Spring has finally arrived, and after a harsh winter, it’s time to get your lawn back to its best shape. While it’s true that you really only need sun, water, and fertilizer to create a lush landscape, there are a few things you can do to help make your lawn the envy of the neighborhood.
Step 1 – Browse
Lawns take a big hit during those long winter months, so the first thing to do to get your lawn back to its healthy state is to examine it for wear and tear. I note the spots on the grass that are sterile, overgrown, or uneven. Plan to address those issues accordingly.
Step 2 – Clean
Avoid working on your lawn until the soil dries, as heavy traffic and raking can clog the soggy soil and damage the grass. Once the soil is dry, use your leaf or garden rake to gently remove all the dead things left over from winter, including fallen leaves and debris. This also helps soften your grass and allows it to breathe better.
Step 3: remove the straw
All types of grasses are prone to developing excess thatch. Thatch is the accumulation of dead grass between the ground and the blade of grass. Excess pajamas is a problem because it prevents air and nutrients from circulating frequently. To remove thatch, run a straw rake across the lawn to remove dead grass, leaves, and other debris.
Step 4 – Aerate
Sometimes grass becomes so compacted during the winter that nutrients cannot penetrate to the root system. That is why it is important to aerate your lawn that you are simply poking holes in your yard to improve circulation. You should aerate your lawn twice a year, in spring and fall. Aerators come in many different types, including a portable version that makes the process easier, though a bit slower.
Step 5 – Seed
If your lawn has a lot of bare spots, consider replanting those areas to promote growth. First, down to the bare spots to a depth of three inches and then smooth. Add compost or starter fertilizer, and then scatter the seeds. Sow half of the seeds in one direction and half in the other. Finally, rake again and then make sure to follow a regular watering schedule, specifically that the water drains specifically. Remember, with planting, be sure not to use any weed control chemicals until you have cut the new seedlings at least four times.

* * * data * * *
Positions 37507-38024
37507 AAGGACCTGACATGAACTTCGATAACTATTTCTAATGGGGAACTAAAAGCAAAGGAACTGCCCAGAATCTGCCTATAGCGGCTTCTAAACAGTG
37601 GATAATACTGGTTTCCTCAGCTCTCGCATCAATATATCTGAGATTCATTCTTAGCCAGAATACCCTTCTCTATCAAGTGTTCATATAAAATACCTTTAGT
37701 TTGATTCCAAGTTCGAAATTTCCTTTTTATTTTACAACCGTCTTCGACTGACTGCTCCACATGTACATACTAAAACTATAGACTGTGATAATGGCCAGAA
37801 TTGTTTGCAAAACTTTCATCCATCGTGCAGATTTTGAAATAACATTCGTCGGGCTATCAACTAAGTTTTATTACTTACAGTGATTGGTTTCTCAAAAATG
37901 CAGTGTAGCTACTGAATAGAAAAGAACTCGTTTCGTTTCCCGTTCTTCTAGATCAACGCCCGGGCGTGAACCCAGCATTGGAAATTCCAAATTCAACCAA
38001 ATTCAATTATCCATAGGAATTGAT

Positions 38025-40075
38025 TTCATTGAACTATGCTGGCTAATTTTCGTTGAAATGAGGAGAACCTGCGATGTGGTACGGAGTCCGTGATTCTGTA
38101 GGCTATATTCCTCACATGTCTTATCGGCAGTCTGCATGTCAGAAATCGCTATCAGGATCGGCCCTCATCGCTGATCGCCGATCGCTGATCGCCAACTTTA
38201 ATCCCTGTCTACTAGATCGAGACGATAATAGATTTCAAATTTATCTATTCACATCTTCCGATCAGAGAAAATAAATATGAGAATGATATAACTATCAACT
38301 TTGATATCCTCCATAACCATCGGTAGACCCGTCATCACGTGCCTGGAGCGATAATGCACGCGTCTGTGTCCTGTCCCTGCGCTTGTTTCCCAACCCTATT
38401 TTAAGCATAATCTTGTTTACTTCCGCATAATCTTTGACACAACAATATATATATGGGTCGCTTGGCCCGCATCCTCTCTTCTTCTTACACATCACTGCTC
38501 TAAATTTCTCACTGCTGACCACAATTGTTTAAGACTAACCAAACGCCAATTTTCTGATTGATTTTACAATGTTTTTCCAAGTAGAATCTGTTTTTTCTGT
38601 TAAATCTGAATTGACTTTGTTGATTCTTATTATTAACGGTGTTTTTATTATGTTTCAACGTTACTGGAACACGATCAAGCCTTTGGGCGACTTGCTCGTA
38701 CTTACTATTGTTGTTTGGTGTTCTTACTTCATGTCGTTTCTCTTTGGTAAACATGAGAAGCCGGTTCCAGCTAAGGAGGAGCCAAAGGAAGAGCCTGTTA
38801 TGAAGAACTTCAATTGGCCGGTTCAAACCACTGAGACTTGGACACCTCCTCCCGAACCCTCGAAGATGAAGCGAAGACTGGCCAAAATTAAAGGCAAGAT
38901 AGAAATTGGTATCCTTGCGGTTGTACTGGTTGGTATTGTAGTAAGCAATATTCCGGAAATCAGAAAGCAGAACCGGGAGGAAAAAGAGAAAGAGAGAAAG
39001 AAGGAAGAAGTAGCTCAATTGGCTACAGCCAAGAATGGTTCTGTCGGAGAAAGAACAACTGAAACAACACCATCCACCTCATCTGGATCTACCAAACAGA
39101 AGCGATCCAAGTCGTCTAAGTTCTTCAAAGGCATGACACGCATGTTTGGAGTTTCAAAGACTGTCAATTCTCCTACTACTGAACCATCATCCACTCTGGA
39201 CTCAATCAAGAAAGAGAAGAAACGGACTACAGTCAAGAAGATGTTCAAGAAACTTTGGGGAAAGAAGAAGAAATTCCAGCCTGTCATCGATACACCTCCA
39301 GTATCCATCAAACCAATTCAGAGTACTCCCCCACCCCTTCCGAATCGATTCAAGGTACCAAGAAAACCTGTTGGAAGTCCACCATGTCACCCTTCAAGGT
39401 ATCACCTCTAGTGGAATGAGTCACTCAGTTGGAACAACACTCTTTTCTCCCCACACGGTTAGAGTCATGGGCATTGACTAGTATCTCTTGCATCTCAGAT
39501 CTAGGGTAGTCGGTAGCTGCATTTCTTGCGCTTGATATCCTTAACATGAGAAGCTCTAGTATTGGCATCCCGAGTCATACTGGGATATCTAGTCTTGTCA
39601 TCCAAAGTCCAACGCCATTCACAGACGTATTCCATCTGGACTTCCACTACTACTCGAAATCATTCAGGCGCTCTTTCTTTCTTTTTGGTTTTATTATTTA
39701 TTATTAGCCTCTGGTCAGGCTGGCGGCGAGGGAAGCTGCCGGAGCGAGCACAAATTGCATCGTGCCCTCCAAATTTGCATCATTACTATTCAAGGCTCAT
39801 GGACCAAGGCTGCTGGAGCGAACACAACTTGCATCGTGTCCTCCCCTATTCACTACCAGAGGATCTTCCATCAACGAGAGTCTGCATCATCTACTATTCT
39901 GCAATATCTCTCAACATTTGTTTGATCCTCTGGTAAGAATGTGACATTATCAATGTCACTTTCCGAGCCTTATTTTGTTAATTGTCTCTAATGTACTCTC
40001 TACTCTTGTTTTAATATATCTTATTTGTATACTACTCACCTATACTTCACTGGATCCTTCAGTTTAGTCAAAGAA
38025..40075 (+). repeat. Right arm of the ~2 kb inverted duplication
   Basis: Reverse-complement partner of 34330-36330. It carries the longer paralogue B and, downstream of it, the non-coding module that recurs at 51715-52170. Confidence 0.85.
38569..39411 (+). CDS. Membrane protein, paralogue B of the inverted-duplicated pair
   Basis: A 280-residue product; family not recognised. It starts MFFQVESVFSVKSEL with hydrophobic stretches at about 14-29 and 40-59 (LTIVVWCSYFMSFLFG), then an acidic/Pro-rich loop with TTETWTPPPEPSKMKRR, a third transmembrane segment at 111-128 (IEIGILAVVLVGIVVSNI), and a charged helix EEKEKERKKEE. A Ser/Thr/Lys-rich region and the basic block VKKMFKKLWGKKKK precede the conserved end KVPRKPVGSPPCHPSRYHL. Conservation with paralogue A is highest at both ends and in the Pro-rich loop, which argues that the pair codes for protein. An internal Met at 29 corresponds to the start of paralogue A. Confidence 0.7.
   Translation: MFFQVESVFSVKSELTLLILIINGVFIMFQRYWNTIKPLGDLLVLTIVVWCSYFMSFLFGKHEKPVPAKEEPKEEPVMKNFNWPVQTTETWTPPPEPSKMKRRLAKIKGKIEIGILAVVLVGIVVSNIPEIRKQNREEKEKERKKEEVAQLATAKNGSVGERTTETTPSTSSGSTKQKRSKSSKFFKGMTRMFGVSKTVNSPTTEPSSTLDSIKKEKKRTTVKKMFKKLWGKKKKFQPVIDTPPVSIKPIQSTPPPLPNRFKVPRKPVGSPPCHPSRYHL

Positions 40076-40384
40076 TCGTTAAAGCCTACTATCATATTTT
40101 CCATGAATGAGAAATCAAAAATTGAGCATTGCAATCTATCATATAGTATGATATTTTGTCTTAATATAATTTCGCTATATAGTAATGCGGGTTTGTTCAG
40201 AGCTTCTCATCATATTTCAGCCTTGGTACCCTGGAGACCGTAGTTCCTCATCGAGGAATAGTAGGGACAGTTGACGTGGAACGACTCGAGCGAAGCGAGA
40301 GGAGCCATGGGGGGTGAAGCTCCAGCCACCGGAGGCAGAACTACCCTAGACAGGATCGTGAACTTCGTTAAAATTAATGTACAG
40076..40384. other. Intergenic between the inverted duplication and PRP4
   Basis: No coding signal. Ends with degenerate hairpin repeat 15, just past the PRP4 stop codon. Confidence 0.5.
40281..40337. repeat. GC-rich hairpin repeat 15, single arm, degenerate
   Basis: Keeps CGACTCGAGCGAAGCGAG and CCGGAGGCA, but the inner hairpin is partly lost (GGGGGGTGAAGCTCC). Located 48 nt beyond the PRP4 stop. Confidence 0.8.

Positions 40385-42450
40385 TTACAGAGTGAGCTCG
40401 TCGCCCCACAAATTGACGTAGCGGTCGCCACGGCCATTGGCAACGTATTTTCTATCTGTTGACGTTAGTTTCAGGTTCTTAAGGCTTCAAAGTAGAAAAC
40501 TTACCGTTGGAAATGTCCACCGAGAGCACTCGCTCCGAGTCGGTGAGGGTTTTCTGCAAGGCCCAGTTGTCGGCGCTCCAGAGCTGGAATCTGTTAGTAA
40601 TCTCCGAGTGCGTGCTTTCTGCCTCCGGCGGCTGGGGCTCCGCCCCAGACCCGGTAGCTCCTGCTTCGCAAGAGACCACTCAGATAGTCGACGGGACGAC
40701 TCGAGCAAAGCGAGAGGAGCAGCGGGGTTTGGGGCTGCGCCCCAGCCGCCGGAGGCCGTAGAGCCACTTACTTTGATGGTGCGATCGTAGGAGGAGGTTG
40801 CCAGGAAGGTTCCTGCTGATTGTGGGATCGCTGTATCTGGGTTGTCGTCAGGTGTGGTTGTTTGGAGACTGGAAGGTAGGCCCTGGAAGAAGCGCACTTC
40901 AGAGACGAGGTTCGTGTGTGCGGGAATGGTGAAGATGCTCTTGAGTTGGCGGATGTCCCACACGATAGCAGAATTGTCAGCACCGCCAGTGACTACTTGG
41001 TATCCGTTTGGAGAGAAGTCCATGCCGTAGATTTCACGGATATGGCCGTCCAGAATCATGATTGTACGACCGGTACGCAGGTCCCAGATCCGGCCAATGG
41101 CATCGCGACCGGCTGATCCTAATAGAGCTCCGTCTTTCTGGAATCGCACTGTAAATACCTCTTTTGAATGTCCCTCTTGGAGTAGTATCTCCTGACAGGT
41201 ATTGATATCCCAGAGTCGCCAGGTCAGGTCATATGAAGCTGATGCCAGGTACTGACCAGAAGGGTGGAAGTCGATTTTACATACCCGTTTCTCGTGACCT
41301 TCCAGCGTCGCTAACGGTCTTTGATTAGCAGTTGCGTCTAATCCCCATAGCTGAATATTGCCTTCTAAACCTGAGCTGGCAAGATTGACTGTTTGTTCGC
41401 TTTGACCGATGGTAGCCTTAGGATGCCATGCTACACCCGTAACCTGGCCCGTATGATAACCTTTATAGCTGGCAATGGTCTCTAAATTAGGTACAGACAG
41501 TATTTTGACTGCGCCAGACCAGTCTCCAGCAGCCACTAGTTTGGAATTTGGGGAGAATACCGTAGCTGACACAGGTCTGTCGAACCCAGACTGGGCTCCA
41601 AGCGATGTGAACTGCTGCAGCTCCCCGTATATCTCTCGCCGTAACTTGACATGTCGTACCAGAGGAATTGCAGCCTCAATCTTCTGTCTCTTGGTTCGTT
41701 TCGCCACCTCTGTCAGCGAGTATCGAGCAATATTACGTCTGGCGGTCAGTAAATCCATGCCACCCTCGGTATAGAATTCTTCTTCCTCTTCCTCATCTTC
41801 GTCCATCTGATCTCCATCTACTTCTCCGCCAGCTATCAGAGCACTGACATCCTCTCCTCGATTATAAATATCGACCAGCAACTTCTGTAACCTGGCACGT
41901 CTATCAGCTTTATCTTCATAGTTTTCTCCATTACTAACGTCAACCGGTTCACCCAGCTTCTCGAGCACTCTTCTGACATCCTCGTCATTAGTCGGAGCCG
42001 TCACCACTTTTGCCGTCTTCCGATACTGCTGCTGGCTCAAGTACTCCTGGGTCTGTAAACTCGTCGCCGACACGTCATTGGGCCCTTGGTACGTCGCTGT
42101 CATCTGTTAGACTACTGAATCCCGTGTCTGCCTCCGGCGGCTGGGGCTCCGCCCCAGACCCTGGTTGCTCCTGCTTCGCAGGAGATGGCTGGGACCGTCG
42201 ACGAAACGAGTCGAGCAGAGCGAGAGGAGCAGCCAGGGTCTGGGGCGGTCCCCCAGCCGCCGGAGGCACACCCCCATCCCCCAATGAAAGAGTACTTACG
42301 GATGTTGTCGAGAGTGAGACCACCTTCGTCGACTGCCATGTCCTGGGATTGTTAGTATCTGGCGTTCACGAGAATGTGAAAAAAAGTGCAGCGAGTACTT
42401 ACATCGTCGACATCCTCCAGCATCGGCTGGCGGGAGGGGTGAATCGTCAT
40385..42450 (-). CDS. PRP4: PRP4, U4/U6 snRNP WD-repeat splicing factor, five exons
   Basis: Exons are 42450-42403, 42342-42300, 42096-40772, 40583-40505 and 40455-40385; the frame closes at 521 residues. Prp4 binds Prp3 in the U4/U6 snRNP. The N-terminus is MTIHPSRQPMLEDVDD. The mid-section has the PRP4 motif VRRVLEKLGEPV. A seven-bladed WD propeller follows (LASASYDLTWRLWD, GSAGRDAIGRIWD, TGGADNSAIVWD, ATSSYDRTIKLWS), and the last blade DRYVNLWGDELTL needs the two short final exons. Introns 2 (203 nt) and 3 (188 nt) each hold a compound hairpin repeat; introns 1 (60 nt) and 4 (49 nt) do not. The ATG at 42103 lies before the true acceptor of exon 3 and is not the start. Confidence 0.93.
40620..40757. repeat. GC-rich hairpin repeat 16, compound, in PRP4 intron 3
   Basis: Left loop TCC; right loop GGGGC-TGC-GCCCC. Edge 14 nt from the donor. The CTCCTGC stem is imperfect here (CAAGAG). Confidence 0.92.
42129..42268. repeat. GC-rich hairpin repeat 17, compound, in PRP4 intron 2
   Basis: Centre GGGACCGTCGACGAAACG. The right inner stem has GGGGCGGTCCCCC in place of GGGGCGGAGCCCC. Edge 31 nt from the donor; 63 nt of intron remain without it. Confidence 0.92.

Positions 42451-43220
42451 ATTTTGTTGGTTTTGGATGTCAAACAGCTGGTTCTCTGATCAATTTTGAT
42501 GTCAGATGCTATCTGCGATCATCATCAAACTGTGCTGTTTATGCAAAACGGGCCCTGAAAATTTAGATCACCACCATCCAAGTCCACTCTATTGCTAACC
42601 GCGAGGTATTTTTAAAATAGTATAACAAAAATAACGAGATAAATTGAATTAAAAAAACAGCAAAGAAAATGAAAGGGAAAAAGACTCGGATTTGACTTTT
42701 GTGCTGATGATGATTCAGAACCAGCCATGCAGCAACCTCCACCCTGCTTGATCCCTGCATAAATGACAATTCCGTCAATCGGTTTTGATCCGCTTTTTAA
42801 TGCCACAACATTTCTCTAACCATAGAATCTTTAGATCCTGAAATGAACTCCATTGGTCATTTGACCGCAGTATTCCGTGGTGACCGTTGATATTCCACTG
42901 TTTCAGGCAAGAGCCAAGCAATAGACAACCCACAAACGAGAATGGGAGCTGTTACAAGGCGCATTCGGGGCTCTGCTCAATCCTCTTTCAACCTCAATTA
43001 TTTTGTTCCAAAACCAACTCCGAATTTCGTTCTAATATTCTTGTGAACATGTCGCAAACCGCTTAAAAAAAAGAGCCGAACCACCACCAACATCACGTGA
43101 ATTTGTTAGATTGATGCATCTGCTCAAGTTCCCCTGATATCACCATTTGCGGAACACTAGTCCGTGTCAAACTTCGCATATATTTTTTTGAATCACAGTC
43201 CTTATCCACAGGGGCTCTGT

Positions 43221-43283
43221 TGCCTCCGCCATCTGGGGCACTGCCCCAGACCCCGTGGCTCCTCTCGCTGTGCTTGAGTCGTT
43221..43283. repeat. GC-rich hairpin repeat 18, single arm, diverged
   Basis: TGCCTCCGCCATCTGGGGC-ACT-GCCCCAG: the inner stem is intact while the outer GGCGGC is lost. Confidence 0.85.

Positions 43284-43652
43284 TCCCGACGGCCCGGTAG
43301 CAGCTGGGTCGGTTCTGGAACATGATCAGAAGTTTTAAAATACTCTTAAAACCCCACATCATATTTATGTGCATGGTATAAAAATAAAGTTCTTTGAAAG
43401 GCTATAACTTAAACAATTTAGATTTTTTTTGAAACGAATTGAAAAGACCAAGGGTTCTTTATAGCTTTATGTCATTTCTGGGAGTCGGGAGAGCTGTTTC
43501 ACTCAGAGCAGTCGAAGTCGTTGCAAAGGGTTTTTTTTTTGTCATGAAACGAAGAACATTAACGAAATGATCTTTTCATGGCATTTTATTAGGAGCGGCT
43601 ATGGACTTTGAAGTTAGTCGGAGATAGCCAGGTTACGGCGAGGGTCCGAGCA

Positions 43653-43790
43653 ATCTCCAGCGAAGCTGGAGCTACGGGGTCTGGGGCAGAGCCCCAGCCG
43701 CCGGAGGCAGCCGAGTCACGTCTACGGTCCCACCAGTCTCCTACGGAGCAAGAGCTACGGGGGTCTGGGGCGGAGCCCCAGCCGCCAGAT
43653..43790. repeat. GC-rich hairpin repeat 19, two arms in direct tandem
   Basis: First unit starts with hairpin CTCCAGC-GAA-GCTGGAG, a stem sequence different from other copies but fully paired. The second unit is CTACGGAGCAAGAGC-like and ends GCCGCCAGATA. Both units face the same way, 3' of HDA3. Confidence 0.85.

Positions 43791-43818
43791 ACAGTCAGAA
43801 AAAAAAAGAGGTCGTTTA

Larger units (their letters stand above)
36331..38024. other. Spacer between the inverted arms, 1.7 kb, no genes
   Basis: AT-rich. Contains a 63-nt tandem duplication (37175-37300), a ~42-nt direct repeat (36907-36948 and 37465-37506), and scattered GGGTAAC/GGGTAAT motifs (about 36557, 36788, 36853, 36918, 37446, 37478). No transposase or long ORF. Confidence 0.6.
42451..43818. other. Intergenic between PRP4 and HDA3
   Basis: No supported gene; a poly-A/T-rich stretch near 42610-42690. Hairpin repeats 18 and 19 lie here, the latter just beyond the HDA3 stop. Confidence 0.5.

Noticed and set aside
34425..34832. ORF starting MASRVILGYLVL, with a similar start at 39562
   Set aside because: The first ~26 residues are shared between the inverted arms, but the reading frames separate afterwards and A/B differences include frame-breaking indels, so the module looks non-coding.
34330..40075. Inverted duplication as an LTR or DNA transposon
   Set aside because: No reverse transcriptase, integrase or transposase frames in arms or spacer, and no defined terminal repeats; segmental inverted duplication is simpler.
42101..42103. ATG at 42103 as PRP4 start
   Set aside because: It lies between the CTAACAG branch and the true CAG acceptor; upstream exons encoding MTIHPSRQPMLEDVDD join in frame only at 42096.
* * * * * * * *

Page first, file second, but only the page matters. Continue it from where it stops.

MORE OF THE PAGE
Step 6 – Weed Control
Weeds are a constant pest of any lawn. One way to deal with them is to use a non-selective herbicide to eliminate their food source. While you may be tempted to go the herbicide route to tend to those dreaded weeds, you can also treat them naturally. Many experts avoid using herbicides because a healthy herb will naturally drown out those pesky invaders. Along with regular mowing, which will help cut down weeds like dandelions and crabs before they have a chance to spread and water, a healthy lawn is your best defense.
Step 7 – Fertilize
Every lawn needs a solid meal to stay healthy. Most experts agree that your lawn should be fertilized twice a year, including once in the spring and once in the fall. When choosing a fertilizer, it is best to test the pH of your soil to find out what nutrients you may need to add. In general, choose a complete fertilizer that includes additional micronutrients over the common types of NPK (nitrogen-phosphate-potassium). Also, be sure not to over fertilize, as that can lead to the development of straw.
Step 8 – Water
Watering routines depend on the type of lawn. If your lawn is well established, only water once a week, but make sure it’s a good, deep watering. If your lawn is freshly seeded, water every day for about ten minutes to moisten the seeds without creating a lot of runoff. After the lawn is half an inch tall, extend your watering for five to ten minutes. If your lawn is sandy, it will tend to dry out faster and will need more frequent watering. If it is clay, it will retain moisture better and will not require as much irrigation.
Step 9 – Cut
The key to mowing properly is to avoid cutting the blades too short. Ideally, you should only cut the top third of the grass when cutting, leaving about 2-3 inches of grass remaining. Taller grass helps create more shade for the soil which prevents it from drying out and also promotes better root development. Also, taller grass will help keep weeds out. With that in mind, raise your mower blade all the way up and start mowing.